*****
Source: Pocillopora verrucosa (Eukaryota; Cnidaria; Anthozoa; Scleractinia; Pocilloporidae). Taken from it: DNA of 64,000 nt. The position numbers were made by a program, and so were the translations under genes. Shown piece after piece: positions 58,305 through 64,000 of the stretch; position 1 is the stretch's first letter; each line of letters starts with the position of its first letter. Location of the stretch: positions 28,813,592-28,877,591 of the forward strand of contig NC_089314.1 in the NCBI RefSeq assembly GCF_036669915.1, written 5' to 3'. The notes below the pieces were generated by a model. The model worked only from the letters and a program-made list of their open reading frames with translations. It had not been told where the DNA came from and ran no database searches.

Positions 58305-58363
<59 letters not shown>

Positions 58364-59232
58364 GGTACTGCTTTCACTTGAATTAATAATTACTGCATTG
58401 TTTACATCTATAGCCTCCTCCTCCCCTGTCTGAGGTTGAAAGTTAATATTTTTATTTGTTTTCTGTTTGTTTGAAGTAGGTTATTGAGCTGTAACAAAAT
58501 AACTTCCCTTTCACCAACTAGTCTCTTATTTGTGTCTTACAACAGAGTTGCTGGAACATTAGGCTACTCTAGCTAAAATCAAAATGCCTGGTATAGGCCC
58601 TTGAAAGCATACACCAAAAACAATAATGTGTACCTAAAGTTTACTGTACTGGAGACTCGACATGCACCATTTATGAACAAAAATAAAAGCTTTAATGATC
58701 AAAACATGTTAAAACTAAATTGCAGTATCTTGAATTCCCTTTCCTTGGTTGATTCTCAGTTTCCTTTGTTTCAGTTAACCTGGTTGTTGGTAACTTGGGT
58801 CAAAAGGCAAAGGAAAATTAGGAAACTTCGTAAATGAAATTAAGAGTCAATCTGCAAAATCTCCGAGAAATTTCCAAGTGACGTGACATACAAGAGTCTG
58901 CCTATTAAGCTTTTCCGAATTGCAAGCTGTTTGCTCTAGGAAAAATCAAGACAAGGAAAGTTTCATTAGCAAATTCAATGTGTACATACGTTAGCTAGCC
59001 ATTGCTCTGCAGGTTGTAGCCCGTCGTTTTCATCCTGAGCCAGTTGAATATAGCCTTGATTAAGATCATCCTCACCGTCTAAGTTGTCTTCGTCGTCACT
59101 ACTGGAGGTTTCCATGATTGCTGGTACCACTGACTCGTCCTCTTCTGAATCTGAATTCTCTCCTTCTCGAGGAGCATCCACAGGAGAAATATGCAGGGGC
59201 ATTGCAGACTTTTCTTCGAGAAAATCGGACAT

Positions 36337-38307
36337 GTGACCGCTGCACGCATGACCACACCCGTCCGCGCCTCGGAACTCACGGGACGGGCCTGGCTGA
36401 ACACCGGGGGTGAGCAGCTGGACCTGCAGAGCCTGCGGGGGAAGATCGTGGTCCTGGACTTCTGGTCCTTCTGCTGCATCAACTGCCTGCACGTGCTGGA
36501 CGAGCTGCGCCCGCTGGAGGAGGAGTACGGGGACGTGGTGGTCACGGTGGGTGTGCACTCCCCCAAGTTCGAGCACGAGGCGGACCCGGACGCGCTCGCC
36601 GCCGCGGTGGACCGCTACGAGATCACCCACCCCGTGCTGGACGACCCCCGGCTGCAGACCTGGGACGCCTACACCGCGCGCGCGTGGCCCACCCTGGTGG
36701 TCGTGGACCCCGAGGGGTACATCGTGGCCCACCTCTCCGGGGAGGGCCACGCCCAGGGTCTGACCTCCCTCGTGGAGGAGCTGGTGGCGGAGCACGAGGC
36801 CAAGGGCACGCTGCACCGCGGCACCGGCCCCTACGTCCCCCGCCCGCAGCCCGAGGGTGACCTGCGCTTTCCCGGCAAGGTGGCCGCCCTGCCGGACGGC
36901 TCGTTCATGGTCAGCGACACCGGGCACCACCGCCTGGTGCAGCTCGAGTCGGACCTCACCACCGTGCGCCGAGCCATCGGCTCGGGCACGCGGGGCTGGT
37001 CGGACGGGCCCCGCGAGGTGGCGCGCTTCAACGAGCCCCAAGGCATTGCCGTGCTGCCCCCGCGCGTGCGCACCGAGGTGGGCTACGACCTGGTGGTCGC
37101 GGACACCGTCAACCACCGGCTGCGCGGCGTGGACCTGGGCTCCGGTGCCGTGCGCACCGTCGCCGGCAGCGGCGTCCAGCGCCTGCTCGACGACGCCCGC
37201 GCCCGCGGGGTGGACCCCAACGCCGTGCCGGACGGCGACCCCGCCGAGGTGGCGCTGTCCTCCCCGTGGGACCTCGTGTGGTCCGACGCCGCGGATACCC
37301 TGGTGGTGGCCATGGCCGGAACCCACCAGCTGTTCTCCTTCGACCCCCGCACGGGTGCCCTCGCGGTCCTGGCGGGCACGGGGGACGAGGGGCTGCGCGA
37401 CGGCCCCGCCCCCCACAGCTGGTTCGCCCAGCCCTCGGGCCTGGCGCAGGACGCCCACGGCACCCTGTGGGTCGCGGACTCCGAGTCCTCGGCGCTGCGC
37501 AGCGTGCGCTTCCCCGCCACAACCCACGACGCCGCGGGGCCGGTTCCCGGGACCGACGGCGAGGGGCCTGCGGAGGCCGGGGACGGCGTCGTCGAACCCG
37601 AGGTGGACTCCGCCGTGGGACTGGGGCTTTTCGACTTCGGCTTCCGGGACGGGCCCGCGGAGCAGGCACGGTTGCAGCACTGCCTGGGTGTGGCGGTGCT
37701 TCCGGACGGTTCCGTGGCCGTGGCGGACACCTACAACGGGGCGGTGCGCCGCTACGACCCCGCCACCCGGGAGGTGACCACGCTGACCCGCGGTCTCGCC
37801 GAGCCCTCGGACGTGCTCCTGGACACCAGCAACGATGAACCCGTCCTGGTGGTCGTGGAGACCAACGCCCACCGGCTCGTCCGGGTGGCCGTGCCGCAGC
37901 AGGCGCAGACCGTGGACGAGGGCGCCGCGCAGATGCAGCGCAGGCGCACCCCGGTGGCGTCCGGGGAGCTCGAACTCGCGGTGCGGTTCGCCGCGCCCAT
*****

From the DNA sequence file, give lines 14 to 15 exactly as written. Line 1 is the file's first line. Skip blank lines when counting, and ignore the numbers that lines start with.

59201 ATTGCAGACTTTTCTTCGAGAAAATCGGACAT

Positions 36337-38307